Life Reimagined is an optimistic look at what’s ahead — especially for those of us on the younger side of midlife. Treat your body and spirit like gold and you will thrive from all of the wisdom you’ve accumulated since you left those dumbass twenties behind you. Keep stuffing your piehole with Krispy Kremes and Fox News and you get what you ask for.
“IQ – and cognitive function as people pass from middle age to old age – adapts to your lifestyle. Take an adult education course: Add a few points to your cognitive bank account. Take up a hobby, such as playing the piano or learning Spanish: Add a few more. You go for a walk each day? Excellent: Exercise turns out to preserve your brain more than any other thing. But watch out for those hot fudge sundaes or deep-fried fish and chips. They could drain your future acuity like a sieve.”
Whether we’re 45 or 65, there’s still time to create a new map for our own health and happiness. The research discussed in Life Reimagined proves that we’re young enough to reverse the damage we did to our bodies by eating too much and partying too hard in our 20s and 30s. We’re also introduced to different activities and habits that allow us to reshape our brains in order to avoid Alzheimer’s disease – even if we are biologically destined to get it!
“There are precisely three times in your life when you can build up neural defenses: the beginning, the middle, and the end. When you are in school, when you are working, and when you are retired. You fail to do so at your peril.”
Midlife Madness is More Like It!
From health issues to relationship fumbles, we hear from dozens of experts who explain different mind and body tactics to overcome common midlife hurdles. Barb even visits a laughter club for cancer patients to investigate how laughing on purpose can lighten the load when we’re in terrible pain or just feeling lousy.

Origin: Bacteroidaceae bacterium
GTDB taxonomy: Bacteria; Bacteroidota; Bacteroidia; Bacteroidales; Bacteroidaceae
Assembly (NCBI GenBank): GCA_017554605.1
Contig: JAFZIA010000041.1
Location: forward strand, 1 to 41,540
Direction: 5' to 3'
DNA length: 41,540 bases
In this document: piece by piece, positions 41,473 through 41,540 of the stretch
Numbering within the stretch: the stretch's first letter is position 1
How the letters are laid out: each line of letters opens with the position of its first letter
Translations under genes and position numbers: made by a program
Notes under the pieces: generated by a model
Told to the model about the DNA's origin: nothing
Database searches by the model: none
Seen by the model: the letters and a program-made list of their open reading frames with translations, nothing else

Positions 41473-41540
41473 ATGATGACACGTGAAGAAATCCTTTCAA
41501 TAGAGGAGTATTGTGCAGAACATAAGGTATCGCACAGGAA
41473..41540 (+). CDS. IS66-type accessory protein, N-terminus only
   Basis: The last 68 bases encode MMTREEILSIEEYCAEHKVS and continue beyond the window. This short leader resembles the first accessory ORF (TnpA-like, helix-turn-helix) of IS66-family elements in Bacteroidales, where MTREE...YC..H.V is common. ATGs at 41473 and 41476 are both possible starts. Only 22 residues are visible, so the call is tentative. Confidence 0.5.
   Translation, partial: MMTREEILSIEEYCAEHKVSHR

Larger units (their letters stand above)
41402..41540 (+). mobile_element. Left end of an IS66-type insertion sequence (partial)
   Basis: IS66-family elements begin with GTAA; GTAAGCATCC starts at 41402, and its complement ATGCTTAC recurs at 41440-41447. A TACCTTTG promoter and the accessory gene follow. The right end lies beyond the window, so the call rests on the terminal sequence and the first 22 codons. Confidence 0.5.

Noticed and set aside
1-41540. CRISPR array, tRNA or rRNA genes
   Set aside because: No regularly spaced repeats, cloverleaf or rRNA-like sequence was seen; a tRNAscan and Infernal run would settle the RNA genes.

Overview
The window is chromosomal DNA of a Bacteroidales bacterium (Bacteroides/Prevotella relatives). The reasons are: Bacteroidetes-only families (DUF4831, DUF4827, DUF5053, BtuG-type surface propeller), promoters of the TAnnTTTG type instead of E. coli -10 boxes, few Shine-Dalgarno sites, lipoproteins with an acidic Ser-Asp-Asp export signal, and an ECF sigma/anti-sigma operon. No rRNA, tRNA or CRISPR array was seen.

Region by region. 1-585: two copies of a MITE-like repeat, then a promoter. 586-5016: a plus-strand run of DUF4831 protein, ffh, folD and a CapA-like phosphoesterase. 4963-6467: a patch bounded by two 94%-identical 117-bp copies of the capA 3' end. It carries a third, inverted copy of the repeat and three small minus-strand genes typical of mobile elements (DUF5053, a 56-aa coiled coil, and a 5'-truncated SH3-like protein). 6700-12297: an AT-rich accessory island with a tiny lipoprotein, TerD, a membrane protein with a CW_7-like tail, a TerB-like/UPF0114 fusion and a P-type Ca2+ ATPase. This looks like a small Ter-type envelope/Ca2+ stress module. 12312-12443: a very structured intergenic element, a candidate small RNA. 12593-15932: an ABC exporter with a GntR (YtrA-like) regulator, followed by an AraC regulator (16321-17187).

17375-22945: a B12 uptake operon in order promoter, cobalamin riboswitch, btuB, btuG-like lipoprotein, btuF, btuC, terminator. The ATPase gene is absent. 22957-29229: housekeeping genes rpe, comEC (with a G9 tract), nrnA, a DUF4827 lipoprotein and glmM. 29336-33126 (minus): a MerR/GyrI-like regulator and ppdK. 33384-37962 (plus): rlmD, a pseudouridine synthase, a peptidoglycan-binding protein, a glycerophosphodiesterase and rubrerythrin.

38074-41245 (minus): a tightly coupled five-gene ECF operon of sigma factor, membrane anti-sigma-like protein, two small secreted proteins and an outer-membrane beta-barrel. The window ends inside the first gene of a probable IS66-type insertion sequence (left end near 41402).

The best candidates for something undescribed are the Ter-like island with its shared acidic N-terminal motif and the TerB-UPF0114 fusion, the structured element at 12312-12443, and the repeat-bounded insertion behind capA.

This book has taught me that you don’t have to fight aging by living in denial. It’s not about trying to look and act younger, or ignoring the fact that I need bifocals (another endearing quality about this book is the internal struggle that Barb frankly shares about her hearing loss).
Life Reimagined has taught me that fighting “old age” is really about annihilating all of the negative stereotypes swimming in my brain and creating a new mental and physical roadmap. I want to stay as as challenged and excited about life as I was when Jim and I kicked off our vagabonding ways.
Over two decades later, I may not look a whole lot like that badass San Francisco biker, but I’m far more interesting and wise than that dumb kid. Thanks to Barb, I’m starting to embrace the wisdom that life has given me, even if it does come in the form of presbyiopia and wrinkles.
As I head on down the road to 50, I’m more excited than ever to see what’s around the bend. And who knows, I just might stop coloring my hair and embrace whatever happens next.
Thanks, Barb. You rock.